Repeated cultures of Saccharomyces cerevisiae SC90 to tolerate inhibitors generated during cassava processing waste hydrolysis for bioethanol production
Large amount of cassava pulp is produced as by-product of industrial tapioca production. The value-added process of this low-cost waste is to use it as a substrate for bioethanol production. However, during the pulp pretreatment by acidification combined with steam explosion, many yeast inhibitors including acetic acid, formic acid, levulinic acid, furfural and 5-hydroxymethylfurfural are generated and these compounds have negative effects on the subsequent fermentation step. Therefore, the objective of this study was to investigate whether the repeated cultures of Saccharomyces cerevisiae SC90 could alleviate this problem. To obtain the inhibitor tolerable cells, the repeated culture was performed by growing yeast cells to a specific growth rate (µ) of 0.22 h−1 or higher (80% of the µ in control) and then transferring them to progressively higher concentrations of hydrolysate ranging from 20 to 100% (v/v). The results showed a tendency of longer lag phase as well as time to reach maximum cell number (tmaxc) with an increase in hydrolysate concentration. However, the repeated culture at the same hydrolysate concentration could shorten both lag period and tmaxc. Interestingly, the growth and fermentation efficiency of adapted cells in 100% hydrolysate were significantly higher (p ≤ 0.05) than those of non-adapted cells by 38% and 27%, respectively.
KeywordsAdaptation Cassava pulp Inhibitors Inhibitor tolerance Saccharomyces cerevisiae
This research was financially supported by King Mongkut’s Institute of Technology Ladkrabang (KMITL) (A118-59-070) and National Research Council of Thailand. The contribution of Prof. Dr. Anthony Keith Thompson and Prof. Dr. George Srzednicki (visiting Professor at Faculty of Agro-Industry, KMITL) for critically editing the manuscript is acknowledged.
PPNA: literature review, design of the research outline, design of research tools, analysis of data, interpretation of the data analysis, and drafting of the article (first draft). TC: design of the research outline, design of research tools, decision on the data analysis method, interpretation of the data analysis, revision of the draft of the article (second draft), and final approval of the article (final draft). WK: conception of the project, design of the research outline, interpretation of the data analysis, and final approval of the article (final draft). SP: conception of the project, literature review, design of the research outline, design of research tools, decision on the data analysis method, analysis of data, interpretation of the data analysis, revision of the draft of the article (second draft), and final approval of the article (final draft).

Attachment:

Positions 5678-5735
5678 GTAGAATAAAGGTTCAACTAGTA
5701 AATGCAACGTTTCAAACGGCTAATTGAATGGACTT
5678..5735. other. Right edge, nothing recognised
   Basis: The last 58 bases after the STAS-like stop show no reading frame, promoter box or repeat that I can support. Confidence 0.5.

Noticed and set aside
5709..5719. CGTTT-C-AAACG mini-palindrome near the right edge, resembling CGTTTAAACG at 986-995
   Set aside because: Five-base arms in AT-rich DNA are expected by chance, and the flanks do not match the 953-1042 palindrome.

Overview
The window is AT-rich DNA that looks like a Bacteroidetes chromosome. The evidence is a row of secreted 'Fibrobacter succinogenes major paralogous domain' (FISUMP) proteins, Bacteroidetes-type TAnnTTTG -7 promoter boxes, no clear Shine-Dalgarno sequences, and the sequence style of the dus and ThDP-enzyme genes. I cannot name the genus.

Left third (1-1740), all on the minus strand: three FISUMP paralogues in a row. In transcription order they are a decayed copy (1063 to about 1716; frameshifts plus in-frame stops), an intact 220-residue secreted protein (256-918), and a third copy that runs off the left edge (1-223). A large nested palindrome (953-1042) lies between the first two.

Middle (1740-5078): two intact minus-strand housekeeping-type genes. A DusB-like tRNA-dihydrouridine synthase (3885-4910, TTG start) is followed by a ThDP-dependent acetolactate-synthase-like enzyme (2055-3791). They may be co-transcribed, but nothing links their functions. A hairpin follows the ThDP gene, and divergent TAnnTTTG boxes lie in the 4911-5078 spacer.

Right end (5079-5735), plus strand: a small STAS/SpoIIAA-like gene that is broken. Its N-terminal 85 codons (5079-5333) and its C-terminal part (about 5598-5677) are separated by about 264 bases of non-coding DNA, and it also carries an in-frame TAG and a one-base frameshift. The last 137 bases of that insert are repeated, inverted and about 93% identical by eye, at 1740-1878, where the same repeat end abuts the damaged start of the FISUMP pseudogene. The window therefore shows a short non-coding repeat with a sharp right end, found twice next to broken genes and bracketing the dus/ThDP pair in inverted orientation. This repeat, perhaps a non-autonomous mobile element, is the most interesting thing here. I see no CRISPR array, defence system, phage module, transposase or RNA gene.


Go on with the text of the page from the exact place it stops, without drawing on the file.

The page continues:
Compliance with ethical standards
Conflict of interest
The authors declare that they have no conflict of interest.
- El-Mansi EMT, Bruce Ward F (2006) Microbiology of industrial fermentation. In: El-Mansi EMT, Bryce CFA, Demain AL, Allman AR (eds) Fermentation microbiology and biotechnology, 2nd edn. Taylor & Francis, Boca Raton, pp 11–46Google Scholar
- Greetham D (2014) Presence of low concentrations of acetic acid improves fermentations using Saccharomyces cerevisiae. J Bioprocess Biotech 5:192Google Scholar
- Lane J (2017) Thailand announces $11.3 billion 10-year plan to build sugarcane and cassava bioeconomy. Biofuelsdigest. http://www.biofuelsdigest.com/bdigest/2017/01/25/thailand-announces-11-3-billion-10-year-plan-to-build-sugarcane-and-cassava-bioeconomy-2. Accessed 26 Nov 2018
- Pornpukdeewattana S, Khamfun J, Phatyenchai N (2014) Adaptation of commercial yeast Saccharomyces cerevisiae SC90 to tolerate inhibitors generated during cassava pulp hydrolysis. Suranaree J Sci Technol 21:335–345Google Scholar
- Sluiter A, Hames B, Ruiz R, Scarlata C, Sluiter J, Templeton D, Crocker D (2012) Determination of structural carbohydrates and lignin in biomass, laboratory analytical procedure (LAP). National Renewable Energy Laboratory (NREL) Web. https://www.nrel.gov. Accessed 17 Jan 2019
- Smart KA, Chambers KM, Lambert I, Jenkins C (1999) Use of methylene violet staining procedures to determine yeast viability and vitality. J Am Soc Brew Chem 57:18–23Google Scholar
- Srinorakutara T, Kaewvimol L, Saengow L (2006) Approach of cassava waste pretreatments for fuel ethanol production in Thailand. J Sci Res Chula Univ 31:77–84Google Scholar
- Zhu JJ, Yong Q, Xu Y, Chen SX, Yu SY (2009) Adaptation fermentation of Pichia stipitis and combination detoxification on steam exploded lignocellulosic prehydrolyzate. Nat Sci 1:47–54Google Scholar